Importing batteries from offshore suppliers is unrealistic, said Joe McCabe, CEO of AutoForecast Solutions, a U.S.-based industry consultancy and forecasting firm. He said that under provisions of the United States-MexicoCanada Agreement (USMCA), automakers must source 75 per cent of a vehicle’s content from North America to avoid hefty tariffs. Batteries are a major component in EVs.
McCabe said China-based companies could set up Canadian subsidiaries to avoid USMCA tariffs but “would have to justify building 50,000 units,” which is unlikely to be large enough to merit the investment.
Brett Smith, director, technology for the Center for Automotive Research, in Ann Arbor, Mich., said any new battery facility in Canada can expect to operate well below capacity for several years while the market grows. To fund it, companies would likely have to harvest profits from the sale of internal-combustion components and channel them into the unprofitable EV field.
“How do you get through this valley of low profitability?” said Smith. “Some call it the valley of death.”
EV INVESTMENT RISK
Smith said automakers might estimate high volumes — Unifor President Jerry Dias said Ford could eventually produce 200,000 EVs annually in Oakville — but the actual sales could be much lower.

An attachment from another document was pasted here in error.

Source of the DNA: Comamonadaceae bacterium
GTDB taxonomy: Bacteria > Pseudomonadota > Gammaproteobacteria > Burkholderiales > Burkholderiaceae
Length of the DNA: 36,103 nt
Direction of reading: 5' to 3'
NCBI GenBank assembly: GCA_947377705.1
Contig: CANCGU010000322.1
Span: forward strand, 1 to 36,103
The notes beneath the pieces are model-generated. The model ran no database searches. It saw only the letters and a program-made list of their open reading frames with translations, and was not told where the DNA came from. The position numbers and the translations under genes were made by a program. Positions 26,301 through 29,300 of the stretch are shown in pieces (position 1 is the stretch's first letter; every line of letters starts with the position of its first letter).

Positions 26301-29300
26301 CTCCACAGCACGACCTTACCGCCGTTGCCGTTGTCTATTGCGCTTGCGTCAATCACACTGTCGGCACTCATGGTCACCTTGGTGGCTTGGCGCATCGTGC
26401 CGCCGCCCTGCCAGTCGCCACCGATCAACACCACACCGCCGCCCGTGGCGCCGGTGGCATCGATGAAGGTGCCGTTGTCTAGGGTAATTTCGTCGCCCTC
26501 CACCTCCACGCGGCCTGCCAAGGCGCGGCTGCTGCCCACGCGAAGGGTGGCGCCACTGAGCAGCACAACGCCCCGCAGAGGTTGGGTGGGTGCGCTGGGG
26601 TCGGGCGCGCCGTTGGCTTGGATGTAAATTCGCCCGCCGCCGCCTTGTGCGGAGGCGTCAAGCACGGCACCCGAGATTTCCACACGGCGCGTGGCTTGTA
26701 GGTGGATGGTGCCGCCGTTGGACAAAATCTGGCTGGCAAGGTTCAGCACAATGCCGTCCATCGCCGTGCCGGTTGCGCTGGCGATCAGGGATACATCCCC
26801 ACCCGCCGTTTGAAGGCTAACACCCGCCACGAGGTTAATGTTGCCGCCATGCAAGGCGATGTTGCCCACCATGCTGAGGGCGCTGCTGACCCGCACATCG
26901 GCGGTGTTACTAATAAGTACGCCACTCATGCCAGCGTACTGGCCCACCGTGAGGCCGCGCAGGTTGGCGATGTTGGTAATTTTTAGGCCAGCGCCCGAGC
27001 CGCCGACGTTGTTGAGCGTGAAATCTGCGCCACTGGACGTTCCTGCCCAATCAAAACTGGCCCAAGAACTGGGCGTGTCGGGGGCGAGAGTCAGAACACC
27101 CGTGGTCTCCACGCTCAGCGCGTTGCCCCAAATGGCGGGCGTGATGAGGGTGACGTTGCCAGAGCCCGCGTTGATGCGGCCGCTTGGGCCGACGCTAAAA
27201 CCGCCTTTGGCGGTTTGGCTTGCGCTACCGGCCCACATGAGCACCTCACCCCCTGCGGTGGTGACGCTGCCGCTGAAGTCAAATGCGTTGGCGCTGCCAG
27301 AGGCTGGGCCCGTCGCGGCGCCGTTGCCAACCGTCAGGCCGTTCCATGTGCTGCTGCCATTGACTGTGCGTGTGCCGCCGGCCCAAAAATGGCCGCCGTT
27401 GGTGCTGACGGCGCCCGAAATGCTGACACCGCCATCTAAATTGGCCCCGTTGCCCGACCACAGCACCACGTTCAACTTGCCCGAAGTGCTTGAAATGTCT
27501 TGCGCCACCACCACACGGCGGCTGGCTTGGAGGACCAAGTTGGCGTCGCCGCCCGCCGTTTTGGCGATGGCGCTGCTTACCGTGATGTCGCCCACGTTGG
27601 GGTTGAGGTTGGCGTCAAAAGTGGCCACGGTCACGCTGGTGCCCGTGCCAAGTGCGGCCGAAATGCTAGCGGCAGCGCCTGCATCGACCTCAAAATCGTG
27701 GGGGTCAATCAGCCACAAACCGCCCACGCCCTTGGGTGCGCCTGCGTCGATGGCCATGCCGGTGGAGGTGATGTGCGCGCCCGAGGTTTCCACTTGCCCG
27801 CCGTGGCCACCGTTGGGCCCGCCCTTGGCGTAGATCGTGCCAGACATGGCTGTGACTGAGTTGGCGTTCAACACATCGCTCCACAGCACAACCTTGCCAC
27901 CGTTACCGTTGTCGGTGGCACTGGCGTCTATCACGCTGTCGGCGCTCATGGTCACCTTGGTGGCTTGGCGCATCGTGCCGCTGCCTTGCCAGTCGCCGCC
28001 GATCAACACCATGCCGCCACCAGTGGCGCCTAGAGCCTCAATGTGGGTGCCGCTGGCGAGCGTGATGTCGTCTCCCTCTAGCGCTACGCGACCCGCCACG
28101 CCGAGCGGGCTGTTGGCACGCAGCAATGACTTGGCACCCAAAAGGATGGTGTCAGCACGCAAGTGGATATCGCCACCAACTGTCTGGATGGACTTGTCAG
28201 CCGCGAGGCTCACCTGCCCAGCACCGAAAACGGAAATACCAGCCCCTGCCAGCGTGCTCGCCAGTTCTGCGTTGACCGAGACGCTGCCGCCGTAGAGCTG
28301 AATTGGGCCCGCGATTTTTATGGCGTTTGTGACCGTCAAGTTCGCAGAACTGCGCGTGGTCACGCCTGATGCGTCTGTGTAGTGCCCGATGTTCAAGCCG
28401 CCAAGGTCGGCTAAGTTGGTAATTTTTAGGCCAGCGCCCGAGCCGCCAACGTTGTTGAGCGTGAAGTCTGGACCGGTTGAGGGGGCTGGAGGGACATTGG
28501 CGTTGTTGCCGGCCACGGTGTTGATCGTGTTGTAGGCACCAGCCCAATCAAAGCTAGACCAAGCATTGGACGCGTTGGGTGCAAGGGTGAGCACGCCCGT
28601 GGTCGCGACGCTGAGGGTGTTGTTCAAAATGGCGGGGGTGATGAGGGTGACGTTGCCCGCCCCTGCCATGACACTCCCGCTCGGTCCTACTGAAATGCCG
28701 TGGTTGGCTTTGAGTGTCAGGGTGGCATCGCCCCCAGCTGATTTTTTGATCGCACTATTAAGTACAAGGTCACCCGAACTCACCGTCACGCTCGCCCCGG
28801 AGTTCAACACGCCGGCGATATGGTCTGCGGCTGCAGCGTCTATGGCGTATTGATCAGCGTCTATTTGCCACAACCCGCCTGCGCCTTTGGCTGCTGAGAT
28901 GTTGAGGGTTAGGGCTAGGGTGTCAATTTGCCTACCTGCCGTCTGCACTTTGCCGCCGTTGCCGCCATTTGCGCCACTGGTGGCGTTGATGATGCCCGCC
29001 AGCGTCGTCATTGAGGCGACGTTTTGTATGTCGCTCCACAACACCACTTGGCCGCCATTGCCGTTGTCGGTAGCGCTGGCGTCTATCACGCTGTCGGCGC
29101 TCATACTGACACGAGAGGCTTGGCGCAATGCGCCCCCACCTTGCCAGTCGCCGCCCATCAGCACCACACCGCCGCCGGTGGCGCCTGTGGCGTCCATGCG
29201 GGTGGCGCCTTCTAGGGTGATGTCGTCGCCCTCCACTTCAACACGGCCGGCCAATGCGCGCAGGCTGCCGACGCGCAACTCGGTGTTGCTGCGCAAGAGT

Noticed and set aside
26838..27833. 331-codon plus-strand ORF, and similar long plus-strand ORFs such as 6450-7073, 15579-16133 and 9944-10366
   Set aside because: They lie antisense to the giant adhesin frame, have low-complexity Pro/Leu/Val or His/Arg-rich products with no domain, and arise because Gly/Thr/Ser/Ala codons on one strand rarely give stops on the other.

“Everyone estimates that they’re going to build 200,000, but it might turn out to be 65,000,” said Smith.
Flavio Volpe, president of the Automotive Parts Manufacturers’ Association, said the challenge small parts makers face is “reaching scale.”
In some cases, those companies might seek partnerships with large, diversified companies, such as Magna, to achieve the capacity to manufacture at the scale required by automakers.
The potential for a large supply order will likely “inspire” those companies to develop the necessary capabilities, he said.
Volpe cited three smaller companies with strong potential: Quebec-based Dana TM4, eCAMION and Electrovaya.
Dana TM4, a partnership between Dana and HydroQuebec, develops electric-vehicle motors, generators, power electronics and control systems; eCAMION is a Scarborough, Ont.-based energy-storage company formed by engineers who worked on EVs for General Motors; and Mississauga, Ont.-based Electrovaya developed lithium-ion based rechargeable batteries for the NASA space shuttle program.